Eaves et al v. United States of America

Filing 74

MEMORANDUM OPINION AND ORDER granting in part and denying in part 63 Motion in Limine; granting in part and denying in part 65 Motion in Limine. Signed by Judge Joseph H. McKinley, Jr on 11/5/09. cc:counsel (JBM)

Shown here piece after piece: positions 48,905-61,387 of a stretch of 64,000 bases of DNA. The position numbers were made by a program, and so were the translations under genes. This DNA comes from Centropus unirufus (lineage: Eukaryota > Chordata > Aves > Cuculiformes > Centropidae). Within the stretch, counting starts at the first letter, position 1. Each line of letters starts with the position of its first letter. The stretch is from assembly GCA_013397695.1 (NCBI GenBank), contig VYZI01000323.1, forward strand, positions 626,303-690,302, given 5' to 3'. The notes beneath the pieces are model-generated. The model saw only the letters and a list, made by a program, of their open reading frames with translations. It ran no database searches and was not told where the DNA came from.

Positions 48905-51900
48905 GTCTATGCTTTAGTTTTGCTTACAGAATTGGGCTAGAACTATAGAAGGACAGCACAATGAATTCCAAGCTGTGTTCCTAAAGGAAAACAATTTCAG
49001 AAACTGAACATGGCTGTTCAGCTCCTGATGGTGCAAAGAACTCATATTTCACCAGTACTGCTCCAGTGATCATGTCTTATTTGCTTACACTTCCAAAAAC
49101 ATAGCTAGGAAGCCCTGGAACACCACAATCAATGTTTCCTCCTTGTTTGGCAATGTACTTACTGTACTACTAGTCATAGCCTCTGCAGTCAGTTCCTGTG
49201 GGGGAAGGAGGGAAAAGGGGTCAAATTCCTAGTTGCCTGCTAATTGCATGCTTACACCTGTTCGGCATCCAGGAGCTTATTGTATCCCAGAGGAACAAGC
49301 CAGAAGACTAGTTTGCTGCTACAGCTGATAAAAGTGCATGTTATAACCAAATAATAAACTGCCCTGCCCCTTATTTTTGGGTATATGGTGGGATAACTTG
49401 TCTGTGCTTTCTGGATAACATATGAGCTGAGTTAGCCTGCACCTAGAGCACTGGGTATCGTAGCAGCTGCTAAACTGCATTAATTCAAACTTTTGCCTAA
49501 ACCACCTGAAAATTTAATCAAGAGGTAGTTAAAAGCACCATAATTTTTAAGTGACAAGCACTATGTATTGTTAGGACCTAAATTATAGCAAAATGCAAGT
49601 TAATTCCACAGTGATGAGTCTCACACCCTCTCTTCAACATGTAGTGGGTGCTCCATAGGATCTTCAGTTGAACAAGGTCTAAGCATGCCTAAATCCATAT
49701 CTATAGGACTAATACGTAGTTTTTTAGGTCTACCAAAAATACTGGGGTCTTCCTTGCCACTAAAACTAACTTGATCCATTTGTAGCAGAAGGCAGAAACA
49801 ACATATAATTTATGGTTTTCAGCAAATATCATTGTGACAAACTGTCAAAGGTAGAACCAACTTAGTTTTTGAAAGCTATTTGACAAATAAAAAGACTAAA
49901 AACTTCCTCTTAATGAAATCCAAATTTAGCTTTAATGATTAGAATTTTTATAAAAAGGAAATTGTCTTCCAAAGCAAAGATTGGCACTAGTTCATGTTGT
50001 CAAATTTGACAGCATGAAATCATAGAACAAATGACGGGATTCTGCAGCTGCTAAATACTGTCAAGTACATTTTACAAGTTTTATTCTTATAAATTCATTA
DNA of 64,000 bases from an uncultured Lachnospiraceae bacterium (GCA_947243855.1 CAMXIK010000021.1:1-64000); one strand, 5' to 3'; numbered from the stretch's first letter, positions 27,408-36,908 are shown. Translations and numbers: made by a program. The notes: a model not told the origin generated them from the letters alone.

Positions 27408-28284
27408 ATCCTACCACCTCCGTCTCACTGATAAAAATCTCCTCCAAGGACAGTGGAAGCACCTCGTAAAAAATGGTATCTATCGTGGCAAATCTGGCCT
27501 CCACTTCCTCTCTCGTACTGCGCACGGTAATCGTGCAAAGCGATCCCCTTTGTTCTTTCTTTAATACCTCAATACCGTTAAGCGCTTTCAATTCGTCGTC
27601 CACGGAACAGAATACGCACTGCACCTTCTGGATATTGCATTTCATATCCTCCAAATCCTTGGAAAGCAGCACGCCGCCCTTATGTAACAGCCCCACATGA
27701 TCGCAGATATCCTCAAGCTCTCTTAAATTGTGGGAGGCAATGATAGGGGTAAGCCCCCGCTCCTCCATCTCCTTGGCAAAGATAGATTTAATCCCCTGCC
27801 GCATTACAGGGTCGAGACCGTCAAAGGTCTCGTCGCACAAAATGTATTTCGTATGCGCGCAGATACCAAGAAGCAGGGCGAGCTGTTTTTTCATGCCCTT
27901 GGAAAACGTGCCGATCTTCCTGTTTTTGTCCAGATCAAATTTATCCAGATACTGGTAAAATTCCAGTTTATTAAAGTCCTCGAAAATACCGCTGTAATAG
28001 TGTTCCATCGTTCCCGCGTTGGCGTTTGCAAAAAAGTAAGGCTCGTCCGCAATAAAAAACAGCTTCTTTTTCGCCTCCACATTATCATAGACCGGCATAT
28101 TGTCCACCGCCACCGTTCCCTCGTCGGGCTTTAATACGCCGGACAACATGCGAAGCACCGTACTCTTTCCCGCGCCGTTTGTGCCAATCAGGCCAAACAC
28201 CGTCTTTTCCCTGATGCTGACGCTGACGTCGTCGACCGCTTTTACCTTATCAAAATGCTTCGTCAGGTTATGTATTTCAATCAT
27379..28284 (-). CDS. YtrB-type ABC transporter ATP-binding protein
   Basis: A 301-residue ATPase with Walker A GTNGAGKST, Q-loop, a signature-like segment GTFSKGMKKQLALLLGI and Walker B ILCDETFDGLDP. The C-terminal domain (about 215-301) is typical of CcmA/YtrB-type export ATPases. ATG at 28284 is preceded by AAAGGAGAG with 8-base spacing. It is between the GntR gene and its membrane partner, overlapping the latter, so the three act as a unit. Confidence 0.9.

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UNITED STATES OF AMERICA WESTERN DISTRICT OF KENTUCKY OWENSBORO DIVISION CIVIL ACTION NO.: 4:07CV-118-M AARRON EAVES, DARYLE EAVES, and ESTATE OF TRINITY EAVES, Deceased v. UNITED STATES OF AMERICA MEMORANDUM OPINION AND ORDER This matter is before the Court upon motions in limine [DNs 63 and 65] filed by the plaintiffs and defendant and an exhibit list objection [DN 64] which mirrors the defendant's motion in limine. Fully briefed, these matters are ripe for decision. A. DEFENDANT'S MOTION IN LIMINE [DN 63]/EXHIBIT LIST OBJECTIONS [DN 64] Plaintiffs' Exhibits 36, 37, 38, 45, 55, 67, 68, 72, 73, 75, 78 and 80 The defendant seeks to exclude 12 exhibits identified by the plaintiffs on their exhibit list. The defendant contends that these exhibits, which it identifies as "expert reports," contain inadmissible hearsay and should therefore be excluded. The Court agrees with the defendant that expert reports prepared in anticipation of trial are generally inadmissible because they are considered hearsay. See Engebretsen v. Fairchild Aircraft Corp., 21 F.3d 721, 729 (6th Cir. 1994) (citing Fed. R. Evid. 702 & 703). However, there may be aspects of the reports which are admissible. For example, the data relied upon by the experts, if contained in the reports, may be admissible under FRE 703 to explain the basis for the expert's opinion. See id. And if the reports contain charts or summaries, those aspects may also be admissible under FRE DEFENDANT PLAINTIFFS 1006. See United States v. Bakke, 942 F.2d 977, 985-86 (6th Cir. 1991). The Court, at this time, is not prepared to preclude use of each of these exhibits at trial without knowing the purpose for which the exhibits will be used. The defendant's objection to these exhibits is RESERVED until trial. Plaintiffs' Exhibit 79 Plaintiffs' Exhibit 79 is a "fill-in-the-blank" document created by plaintiffs' counsel. Upon the request of the plaintiffs, Dr. Douglas, a physician that treated the Eaveses for their injuries, completed the form. The defendant contends that this exhibit is hearsay. The plaintiffs as "the proponent of a hearsay statement bears the burden of proving that the statement fits squarely within a hearsay exception or exclusion." United States v. Kendrick, 853 F.2d 492, 496 n.3 (6th Cir. 1988) (citation omitted). Having failed to respond, the plaintiffs have not met their burden. Therefore, the government's objection to Exhibit 79 is GRANTED. Plaintiffs' Exhibits 42 and 67 Exhibit 42 is a letter sent by James Falk, attorney for the plaintiffs, to the U.S. Army Claims Service (USARCS) attorney. This document primarily contains Mr. Falk's assessment of the value of the Eaves' injuries. Exhibit 67 is a letter from the government's attorney to Mr. Falk discussing the possibility of supplementing expert reports and the identification of an additional expert during pretrial discovery. The government argues that these exhibits are irrelevant. The plaintiffs have not responded to identify the relevancy of these documents, nor is the relevancy of the documents self-evident. Accordingly, the government's motion as to Exhibits 42 and 67 is GRANTED. 2 Plaintiffs' Exhibit 83 (Second) The defendant argues that this exhibit entitled "Email Correspondence of USARCS admitting no Contest of Liability," which is an e-mail from the USARCS attorney assigned to the plaintiffs' administrative claims, should be excluded as irrelevant and hearsay. In the email, the attorney stated: We are not contesting liability here. We agree that Mr. Howton was in the course and scope of his employment when he went off the road, striking your clients. We are not asserting a sudden emergency defense. There is nothing that Mr. Howton can tell us that will change the fact that he rear-ended your clients, who were then parked on the shoulder of the road. (Pls.' Ex. 83.) The defendant argues that a determination by the USARCS attorney that liability was not going to be contested, is irrelevant. They cite 28 U.S.C. § 2675(c) which provides: "Disposition of any claim by the Attorney General or other head of a federal agency shall not be competent evidence of liability or amount of damages." This provision has, at times, been interpreted as limiting the use of settlement offers as evidence of liability or damages. See Odin v. United States, 656 F.2d 798, 806 n.30 (D.C. Cir. 1981). In Odin, the D.C. Circuit discussed the possibility that "an unscrupulous claimant might file a claim with an agency to test the agency's willingness to settle, and then file a larger amended claim after the agency has granted the original claim in full and thereby admitted a measure of liability." Id. (emphasis added). The court noted, however, that such tactics "do not create a binding obligation on the government[,]" because "the Act itself bars the claimant from using the agency's previous settlement offer as evidence of liability or damages[.]" Id. (citing 28 U.S.C. § 2675(c)). 3 But the statement made by the attorney in the email does not appear to be a disposition of the claim, let alone a disposition made by the Attorney General or other head of a Federal agency. However, the statement made by the USARCS attorney conceding liability is similar to the admissions of the Secretary of Veterans Affairs and the agency's attorneys in Murrey v. United States, 73 F.3d 1448 (7th Cir. 1996). There, the Secretary of Veterans Affairs, Edward Derwinski, after performing an investigation of the care provided to a patient at a veterans hospital, publicly stated that "poor care had contributed to the deaths of six patients at the hospital" including the plaintiff's death. Id. at 1455. The department's lawyers informed the plaintiff personally that her husband's death was "`caused by a medical misadventure[.]'" Id. The Seventh Circuit concluded that, although these statements were not judicial admissions, they were "[e]xtrajudicial admissions by a party opponent" and "admissible as evidence[.]" Id. (citing Fed. R. Evid. 801(d)(2)). "People sometimes do make mistaken admissions, which is why an extrajudicial admission, not being made with the same deliberateness as a judicial admission, is not conclusive on the issue admitted. But it is evidence." Id. The government also contends that any admission of liability by the attorney is hearsay because it was made outside the scope of the attorney's authority which was limited to claims not in excess of $25,000. A similar argument was made by the government in Murrey. The Seventh Circuit acknowledged that the argument might have some merit if the court treated the statements by the attorneys as judicial admissions. Id. at 1456. However, "[w]hen the admissions are used only as evidence, the argument collapses. The fact that an agency makes a case more difficult to defend by the Department of Justice because the head of the agency or 4 one of its officers makes damaging admissions is a peril of litigation, not an unauthorized settlement offer." Id. Here, the USARCS attorney was assigned to handle the plaintiffs' administrative claim. Certainly it was within her authority to comment upon the merits of the claim.1 The government's motion as it relates Exhibit 83 is DENIED. Testimony of Patricia and Randel Eaves The government objects to the testimony of Patricia and Randel Eaves on the grounds that the witnesses were not appropriately disclosed by the plaintiffs. The government represents that the plaintiffs failed to disclose these witnesses as required by Fed. R. Civ. P. 26(a)(1)(A) and that it first learned of the plaintiffs intent to present these individuals from the plaintiffs' witness list. The Court's Scheduling Order provides that "no witness not previously disclosed as one likely to have discoverable information . . . shall be allowed on the final witness and exhibit list, except for good cause shown." (DN 17 at 1.) The plaintiffs, having failed to respond to this objection, have not shown cause as to why these witnesses were not previously identified. Accordingly, the government's objection to these witnesses is SUSTAINED and Patricia and Randel Eaves will not be permitted to testify at trial. FRE 106 Objection The government objects generally to numerous exhibits in which the plaintiffs have identified portions of writings, records, and recorded statements. The government objects to The government also contends that 28 C.F.R. § 14.6(d) limits the attorney's authority. To be sure, the cited regulation does limit an agency's authority to "adjust[], determine[], compromise[], or settle[]" particular claims. See 28 C.F.R. § 14.6(d). However, the Court does not find that the attorney, by commenting on the merits of the claim, did any of those things, and hence, was not acting outside the scope of her authority. 1 5 the introduction of these partial documents arguing that the entire writing or recorded statement should be introduced under FRE 106. In particular, the government notes that the plaintiffs list some, but not all of the photographs taken by the Kentucky State Police at the scene of the accident. The government wants the entire set to be introduced contemporaneously, including a photograph which shows Mrs. Eaves's underwear on the front driver's seat. The Court disagrees. FRE 106 pertains to a partial "writing or recorded statement," see FRE 106, but does not apply to photographs. The government can certainly introduce those photographs either on cross-examination or in its case in chief, but the plaintiffs are not required to do so. The parties shall otherwise be prepared to introduce the entirety of each exhibit that only contains partial writings and recorded statements. At trial, the Court will make a determination as to whether the remaining portion of those exhibits "ought in fairness to be considered contemporaneously" with the exhibit. This portion of the government's motion is DENIED in part and RESERVED in part. B. PLAINTIFFS' MOTION IN LIMINE [DN 65] Government's "Act of Nature" and "Diabetic Episode" Defenses The plaintiffs contend that the defenses they expect the government to assert at trial­namely, "act of nature" and "diabetic episode" defenses­would be taken in bad faith. They argue that there is simply no admissible evidence to support the proposition that high crosswinds or a diabetic episode was the cause of the accident. Therefore, they seek to preclude all evidence related to these defenses. The defendant contends that the plaintiffs' motion in limine is a disguised dispositive motion and should be denied on that ground. The defendants 6 also argue that plaintiffs have cited no evidentiary basis to exclude these defenses. The Court finds that the plaintiffs' motion in limine is improper because it is asking the court to consider the weight and sufficiency of the evidence rather than asking the court to preclude the evidence on evidentiary grounds. See DXS, Inc. v. Siemens Med. Sys., Inc., 100 F.3d 462, 475 (6th Cir. 1996) ("when determining whether evidence is relevant, the district court must not consider the weight or sufficiency of the evidence") (citing Douglass v. Eaton Corp., 956 F.2d 1339, 1344 (6th Cir. 1992)). The plaintiffs, for instance, would have the court preclude the government from introducing police reports, testimony of police officers, and reports from nearby wind stations­all of which would tend to suggest that windy conditions were present at the time of the accident­merely because Mr. Howton testified in his deposition that he did not recall the weather conditions. They would also have the Court preclude evidence that Mr. Howton was being treated for a diabetic emergency at the scene of the accident and may have had elevated glucose levels at the time of the accident merely because there was testimony to suggest otherwise. The plaintiffs also note that the government has not identified an expert to testify that high crosswinds or high glucose levels caused the accident. However, this goes to the weight, not the admissibility of the evidence. A statement from the plaintiffs' motion sums up their argument: "At the conclusion of discovery, the Defendant had presented no credible evidence" related to its defenses. (Pls.' Mot. in Limine at 5 (emphasis added).) That may be true, and if it is, the trier of fact would likely discredit the government's evidence related to those defenses. But "even if a district court believes the evidence is insufficient to prove the ultimate point for which it is offered, it 7 may not exclude the evidence if it has the slightest probative worth." DXS, Inc., 100 F.3d at 475 (quotation omitted). Therefore, the plaintiffs' motion, insofar as it requests the exclusion of evidence related to these defenses, is DENIED. Testimony of Dr. William Smock The plaintiffs move the Court to prelude Dr. Smock's testimony. They contend that Dr. Smock improperly supplemented his expert report and that his testimony should be precluded in its entirety. The Court disagrees. Dr. Smock prepared his initial report on January 8, 2009. In that report, he reserved the "opportunity to supplement [his] opinions as additional information is reviewed." It became necessary for Dr. Smock to supplement his report after the Eaveses agreed to turn over the clothing they were wearing at the time of the accident in June 2009. At that time, Dr. Smock examined the clothing with an alternate light source, identified a fluorescent substance, and opined in his deposition that "with a reasonable degree of medical and scientific probability at this point without any additional testing that I do believe [the fluorescent substance] to be semen . . . ." Initial reports from the lab were negative for semen, but after the Government sent the clothing to an additional lab, that additional lab concluded that the substance on the clothing was semen. Dr. Smock supplemented his report to note this finding as additional support for his opinion. The Court does not find that Dr. Smock's testimony must be excluded. In his initial report he opined that the plaintiffs were in a horizontal position at the time of the accident. After the plaintiffs made their clothing available for testing, Dr. Smock supplemented his opinion to conclude that the plaintiffs were having sexual intercourse at the time of the 8 accident. The plaintiffs had the opportunity to cross-examine Dr. Smock on this amended opinion during his deposition. Additionally, they could have requested an additional deposition of Dr. Smock after the lab reported the substance on the clothing was semen. The Court does not find that this was an improper supplementation of Dr. Smock's report such that exclusion of his testimony would be warranted. The plaintiffs also suggest that Dr. Smock's testimony is improper because the additional laboratory testing conducted by the government went beyond the Court's June 29, 2009 Agreed Order and that the testing was conducted without the plaintiffs' consent. The government argues that its testing of the clothing was appropriate since the initial lab did not conduct the proper test. The Court does not find that the Agreed Order was violated when the government sent the clothing off for additional testing. The Agreed Order merely provided that the clothing would be sent to a laboratory for testing. It did not limit the amount of testing that was permitted. And if the initial laboratory performed the improper test on the clothing, there was no harm in having the clothing subjected to the proper testing as contemplated by the Agreed Order. Whether this additional test was more accurate than the initial test goes to the weight, but not the admissibility of the evidence.2 Accordingly, this aspect of the plaintiffs' motion is DENIED. Mrs. Eaves's Statement to the Army's Claims Service Attorney The plaintiffs also seek to exclude statements made by Mrs. Eaves to the Army's Claims The plaintiffs additionally argue that the testing of the clothing went beyond Dr. Smock's expertise. But Dr. Smock did not perform the test. The testing was conducted by an independent lab, and Dr. Smock only relied upon the results in forming his supplemental opinion. 2 9 Service Attorney. Mrs. Eaves's precise statement is not part of the record. According to the government: Mrs. Eaves stated that, prior to the accident, she and her husband had few arguments and their sex life was the "greatest." In describing her sex life, Mrs. Eaves told Army officials that she and her husband liked to "go out parking," as she termed it. When she was asked what was meant by this, Mrs. Eaves stated that she and her husband would take their children to her parents' house and go out and park the car somewhere and have sex, indicating that they would have sex "like teenage kids would." (Def.'s Resp. at 11.) The plaintiffs contend that this statement was made during settlement negotiations and should be excluded under FRE 408. The plaintiffs reference two documents to support their position. The first is a letter sent by James Falk to the USARCS attorney in which Mr. Falk informs the attorney that he would make his clients available for an interview. The second document is an email from the USARCS attorney to Mr. Falk in which she agrees to interview the Eaveses on a particular date. It also states: "The purpose of my interview will be to assess the quantum of damages in the hope that we can reach an administrative settlement without the need for incurring the expense of litigation." She also indicates that if the case did not settle, "then the case will be handled by the U.S. Attorney's office, and that office would represent the U.S. in any formal discovery." For its part, the government submits the declaration of Lieutenant Colonel Mathers, Chief of the Tort Claims Division of USARCS. In his declaration, Lieutenant Colonel Mathers testified that the policy of USARCS is to interview claimants in order "to evaluate the merits of the claim, including liability and damages evaluations. The claimant interview is considered to be a crucial part of the investigation of a tort claim filed against the Army." (Decl. Lieutenant 10 Colonel Mathers ¶ 3.) He also testified that the Army never considered the interview of Daryle Eaves to be a part of any compromise negotiations regarding the claim. (Id. ¶ 5.) The government also argues that none of the evidence presented by the plaintiffs supports their position that Mrs. Eaves's statement was made during compromise negotiations. FRE 408 provides that "conduct or statements made in compromise negotiations regarding the claim" are "not admissible on behalf of any party, when offered to prove liability for, invalidity of, or amount of a claim . . . or to impeach through a prior inconsistent statement or contradiction[.]" FRE 408. The party seeking to exclude the statement must make a "substantial showing" that it was made as part of compromise negotiations. See Raybestos Prods. Co. v. Younger, 54 F.3d 1234, 1241 (7th Cir. 1995); Smith v. Highland Park Ruritan Club, No. 3:06-CV-351, 2008 WL 2669107, at *3 (E.D. Tenn. June 27, 2008) ("The party seeking to exclude a statement under Rule 408 bears the burden of persuading the Court that the statement was made as part of compromise negotiations.") (citation omitted). After a careful review of the record, the Court finds, as a factual matter, that Mrs. Eaves's statement was not made as part of compromise negotiations. She did not go the interview in order to discuss settlement options or to make a compromise. She went there in order for the USARCS attorney to assess the amount of damages suffered by the plaintiffs. Both parties were clearly contemplating the potential for later settlement, but that was not the purpose of the interview. The letter from Mr. Falk did not indicate that the interview of the Eaveses "would only be granted in furtherance of settlement discussions" as the plaintiffs now suggest. Instead, the plaintiffs apparently contemplated settlement discussions following the interviews. And 11 although the letter from the USARCS attorney does mention the possibility of an administrative settlement, that possibility would only arise after their informal deposition of the Eaveses. Nor do the plaintiffs indicate that any compromise negotiations took place at or near the time of the interview such that the interview could have taken place during the course of the negotiations. Notwithstanding the finding by the Court that Mrs. Eaves's statements were not made in compromise negotiations, the Court is not convinced that the statements she made are otherwise admissible under FRE 406 as argued by the government. FRE 406 provides: "Evidence of the habit of a person . . ., whether corroborated or not and regardless of the presence of eyewitnesses, is relevant to prove that the conduct of the person . . . on a particular occasion was in conformity with the habit . . . ." FRE 406. A habit "is a regular response to a repeated specific situation." 2 Jack B. Weinstein & Margaret A. Berger, Weinstein's Federal Evidence § 406.02[2] (2d ed.) (footnote omitted). When evidence of habit is likely to conflict with the requirements of FRE 404, "`the offering party must establish the degree of specificity and frequency of uniform response that ensures more than a mere `tendency' to act in a given manner, but rather, conduct that is `semi-automatic' in nature." Bowman v. Corr. Corp. of Am., 350 F.3d 537, 549 (6th Cir. 2003) (quoting Simplex, Inc. v. Diversified Energy Sys., 847 F.2d 1290, 1293 (7th Cir. 1988)); Wilson v. Wolkswagen of Am., Inc., 561 F.2d 494, 511 (4th Cir. 1977) (habit evidence must be "numerous enough to base an inference of systematic conduct and to establish one's regular response to a repeated specific situation"). The Court does not find that Mrs. Eaves's statement, as articulated by the government, is sufficient to establish a habit so as to make this evidence admissible under FRE 406. It does 12 not show that the Eaveses engaged in this type of sexual behavior in response to repeated specific situations. In addition, the Eaveses did not act in conformity with her statement because their daughter, Trinity, was in the vehicle with them at the time of the accident. Simply put, the government's evidence does not sufficiently establish a habit so as to make her prior acts admissible under FRE 406. But this does not preclude the government from inquiring into whether the Eaves were engaging in sexual conduct at the time of the accident. The government also argues that it should be permitted to use Mrs. Eaves's statement to the USARCS attorney to impeach her testimony. The government contends that Mrs. Eaves gave testimony in her deposition that contradicted her prior statement to the USARCS attorney. In order to impeach Mrs. Eaves regarding these misstatements made in her deposition, it may become necessary for the government to mention the prior statement to the USARCS attorney. And depending upon the development of Mrs. Eaves's testimony at trial, the government may have the opportunity to introduce extrinsic evidence of that prior statement. Therefore, precluding the government from mentioning or otherwise introducing the statement is not warranted at this time. Of course, if so introduced, it will be for purposes of impeachment only and not as substantive evidence. RESERVED until trial. Defendant's Exhibit 27 (Copies of Past and Current Actions Against Aarron and/or Daryle Eaves in State courts The plaintiffs also seek to exclude Defendant's Exhibit 27 because it contains evidence of prior bad acts. Exhibit 27 contains various civil and criminal pleadings asserted against the Eaveses including a criminal complaint against Mrs. Eaves for theft by deception and a civil 13 Accordingly, this aspect of the plaintiffs' motion is foreclosure complaint. The government represents that it only intends to introduce the exhibit for purposes of impeachment. Because the government intends only to use this exhibit for purposes of demonstrating Mrs. Eaves's character for truthfulness, its admissibility is governed by FRE 608 and 609. FRE 608 provides that "[s]pecific instances of the conduct of a witness, for the purpose of attacking or supporting the witness' character for truthfulness, other than conviction of crime as provided in rule 609, may not be proved by extrinsic evidence." FRE 608(b). Therefore, to the extent Exhibit 27 contains court documents other than convictions for crimes that are admissible under FRE 609, the plaintiffs' motion is GRANTED. FRE 609(a)(2), however, does allow extrinsic evidence of convictions for crimes that require proof or admission of an act of dishonesty or false statement.3 If Mrs. Eaves was convicted of theft by deception, then it would appear that evidence of that conviction is admissible under FRE 609(a)(2). To that extent, the plaintiffs' motion is DENIED. Other Evidence that Defendant was not Negligent The plaintiffs seek to preclude the government from presenting any evidence suggesting that Mr. Howton was not negligent in striking the rear of the plaintiffs' automobile. They contend that "it is clear and undisputed that . . . George Howton, failed to keep a proper lookout, failed to keep control of his vehicle, and/or was traveling at an excessive rate of speed, or he would have been able to stop." (Pls.' Mot. in Limine at 14.) The plaintiffs, in essence, are arguing that there is no genuine issue of material fact and that Mr. Howton was negligent as a FRE 609(a)(1) also permits extrinsic evidence of convictions for crimes that were punishable by death or imprisonment in excess of one year regardless of whether the crime involved an act of dishonesty or false statement. But such crimes are not present here. 3 14 matter of law. But the plaintiffs did not seek summary judgment on that issue, and cannot, by way of a motion in limine, prevent the defendant from asserting its defenses. Similarly, the plaintiffs did not move for summary judgment on the government's affirmative defense related to comparative fault. And comparative fault is relevant to the amount of damages that may be recovered by the plaintiffs. Therefore, the government should not be precluded, through a motion in limine, from presenting evidence of this affirmative defense. This portion of the plaintiffs' motion is DENIED. Testimony of Ms. Sharon Brown Lane The plaintiffs also seek to preclude the testimony of Ms. Sharon Brown Lane as it relates to the diminishment of the Eaves' future earning capacity. They contend that the testimony is wholly based upon another's expert opinion which is improper. Apparently, Ms. Lane will testify that the Eaveses have not suffered any diminishment in future earning capacity. She formed this opinion based upon the opinion of a psychologist who will testify that the Eaveses are not suffering from post-traumatic stress disorder. The government argues that the plaintiffs are attacking the reliability of Ms. Lane's opinion which is an untimely Daubert motion. They also contend that it is not improper for an expert to rely upon the opinions of another expert. In pertinent part, FRE 703 provides: The facts or data in the particular case upon which an expert bases an opinion or inference may be those perceived by or made known to the expert at or before the hearing. If of a type reasonably relied upon by experts in the particular field in forming opinions or inferences upon the subject, the facts or data need not be admissible in evidence in order for the opinion or inference to be admitted. FRE 703. The Advisory Committee Notes recognize that experts may rely upon the opinions 15 of other experts: "Thus a physician in his own practice bases his diagnosis on information from numerous sources and of considerable variety, including . . . reports and opinions from nurses, technicians and other doctors . . . ." Advisory Committee's Notes on Fed. R. Evid. 703; see also 4 Weinstein & Berger, Weinstein's Federal Evidence § 703.04[3] ("The number of sources on which experts in various fields of expertise might reasonably rely to obtain information for the formation of opinions and inferences is virtually infinite. A few of those that the courts have considered with regularity are the following . . . opinions of other experts[.]") (footnote omitted). This aspect of the plaintiffs' motion is DENIED. November 5, 2009 cc: Counsel of Record 16